Substack, “freedom” and my stupid little newsletter

I created a newsletter on Substack because it’s free, all the cool kids are doing it, and I thought it might be a good way to exercise some creativity, coupled with a dose of discipline. The discipline part is maybe in need of some fine-tuning. I stalled after four issues, trying to rethink what I wanted to do with the newsletter and having only vague notions but no actual content to go along with any bold re-visioning. But eventually!

In the meantime, the editorial staff of Substack pushed out a newsletter to everyone on the platform because they’re feeling the heat by hosting anti-vax writers decrying censorship.

You can read it by clicking the link below. And DO read the comments!

Society has a trust problem. More censorship will only make it worse.

As I read through the comments, I noted that they seemed to be mostly, “Boo censorship! Yay Substack!” at the start and continued mostly along those lines. Further in, though, you start to see the “uncensored on Substack” voices appear. That’s right, the lunatic fringe, safely protected on Substack because of freedom (until they cause legal troubles or other reasons, one of which I will get to shortly). These people use Substack to peddle conspiracy theories and the usual bullshit we’ve all grown used to. Substack lets them because they don’t believe in censorship, even though refusing to publish these writers would have nothing to do with censorship any more than requiring a driver’s license is censoring driving (insert your own terrible analogy here, I’ve got plenty more to spare!)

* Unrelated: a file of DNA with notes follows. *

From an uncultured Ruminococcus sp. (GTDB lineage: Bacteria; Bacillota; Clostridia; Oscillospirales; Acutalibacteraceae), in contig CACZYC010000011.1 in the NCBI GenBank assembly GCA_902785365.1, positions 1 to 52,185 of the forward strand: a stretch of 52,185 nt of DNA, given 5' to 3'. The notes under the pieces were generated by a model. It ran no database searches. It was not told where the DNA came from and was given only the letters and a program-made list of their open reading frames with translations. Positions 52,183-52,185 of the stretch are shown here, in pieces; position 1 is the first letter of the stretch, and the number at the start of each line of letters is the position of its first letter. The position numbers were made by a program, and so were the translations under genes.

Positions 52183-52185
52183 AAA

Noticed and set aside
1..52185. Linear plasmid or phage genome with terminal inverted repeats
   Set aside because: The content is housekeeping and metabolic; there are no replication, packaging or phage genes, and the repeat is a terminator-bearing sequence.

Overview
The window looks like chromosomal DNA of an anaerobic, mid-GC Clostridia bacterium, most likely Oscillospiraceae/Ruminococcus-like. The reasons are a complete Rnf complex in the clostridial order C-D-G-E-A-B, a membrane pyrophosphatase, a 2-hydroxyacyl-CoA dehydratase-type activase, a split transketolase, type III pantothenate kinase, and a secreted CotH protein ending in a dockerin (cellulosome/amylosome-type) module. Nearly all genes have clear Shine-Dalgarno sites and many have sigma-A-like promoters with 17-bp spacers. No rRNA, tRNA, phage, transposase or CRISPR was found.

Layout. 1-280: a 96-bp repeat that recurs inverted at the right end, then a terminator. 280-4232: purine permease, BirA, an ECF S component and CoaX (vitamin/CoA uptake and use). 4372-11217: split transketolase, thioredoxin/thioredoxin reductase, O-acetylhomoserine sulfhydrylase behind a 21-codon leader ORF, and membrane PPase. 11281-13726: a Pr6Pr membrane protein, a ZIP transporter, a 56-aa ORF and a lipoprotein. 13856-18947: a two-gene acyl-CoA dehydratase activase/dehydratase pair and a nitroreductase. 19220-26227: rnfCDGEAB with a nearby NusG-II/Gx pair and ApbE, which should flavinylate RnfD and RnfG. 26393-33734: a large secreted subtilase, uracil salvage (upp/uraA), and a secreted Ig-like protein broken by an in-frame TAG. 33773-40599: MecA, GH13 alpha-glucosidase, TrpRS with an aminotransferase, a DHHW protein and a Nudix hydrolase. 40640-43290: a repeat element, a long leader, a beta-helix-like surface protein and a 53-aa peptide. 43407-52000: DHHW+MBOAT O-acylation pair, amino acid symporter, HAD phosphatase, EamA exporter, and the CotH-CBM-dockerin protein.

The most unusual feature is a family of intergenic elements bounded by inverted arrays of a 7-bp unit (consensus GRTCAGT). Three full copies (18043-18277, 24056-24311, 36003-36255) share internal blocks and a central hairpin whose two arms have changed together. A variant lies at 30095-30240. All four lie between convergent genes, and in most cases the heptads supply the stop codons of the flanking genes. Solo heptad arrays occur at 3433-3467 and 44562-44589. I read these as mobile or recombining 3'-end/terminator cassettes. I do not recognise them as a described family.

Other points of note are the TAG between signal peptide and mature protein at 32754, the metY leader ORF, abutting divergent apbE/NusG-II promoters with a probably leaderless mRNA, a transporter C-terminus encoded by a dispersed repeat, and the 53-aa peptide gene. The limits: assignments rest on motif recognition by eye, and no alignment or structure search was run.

Substack’s staff doesn’t seem to want to take responsibility for the content it hosts, much like the social media companies they sneeringly look down on in the above editorial. I get it, as the platform grows, it becomes a massive pile of work to control, with the headaches to go with it. So they wrap themselves in the righteousness of being anti-censorship while allowing increasingly lunatic content to flourish.

And guess where that leads? That’s right, to Substack being known as “oh yeah, they’re the guys that host all the crank newsletters.” More reputable writers and creators who don’t peddle bullshit and lies will start moving off Substack, and more cranks will move in. Substack will defend itself as a champion of freedom as it swirls down the metaphorical bowl.

Or maybe not. Maybe it will all work out, or it turns out to be much ado about nothing. But the fact that this kind of theorizing is already in the air is not a good omen for the platform. I’m hardly the first to express these thoughts. I’m probably like the twenty-third, at least.

It’s made me think whether I want to stick with Substack, and it makes other issues with the platform (their editor is surprisingly bare bones for a place that targets writers) stand out more in relief. For now, I mull, which goes well with the mulling I am doing over the content of the newsletter. But I’ll make a decision soon.

(Originally I was going to quote from the editorial and object to certain reasoning and/or leaps of logic, but I don’t feel the piece warrants that kind of dissection. I found it pretty facile, that’s my hot take.)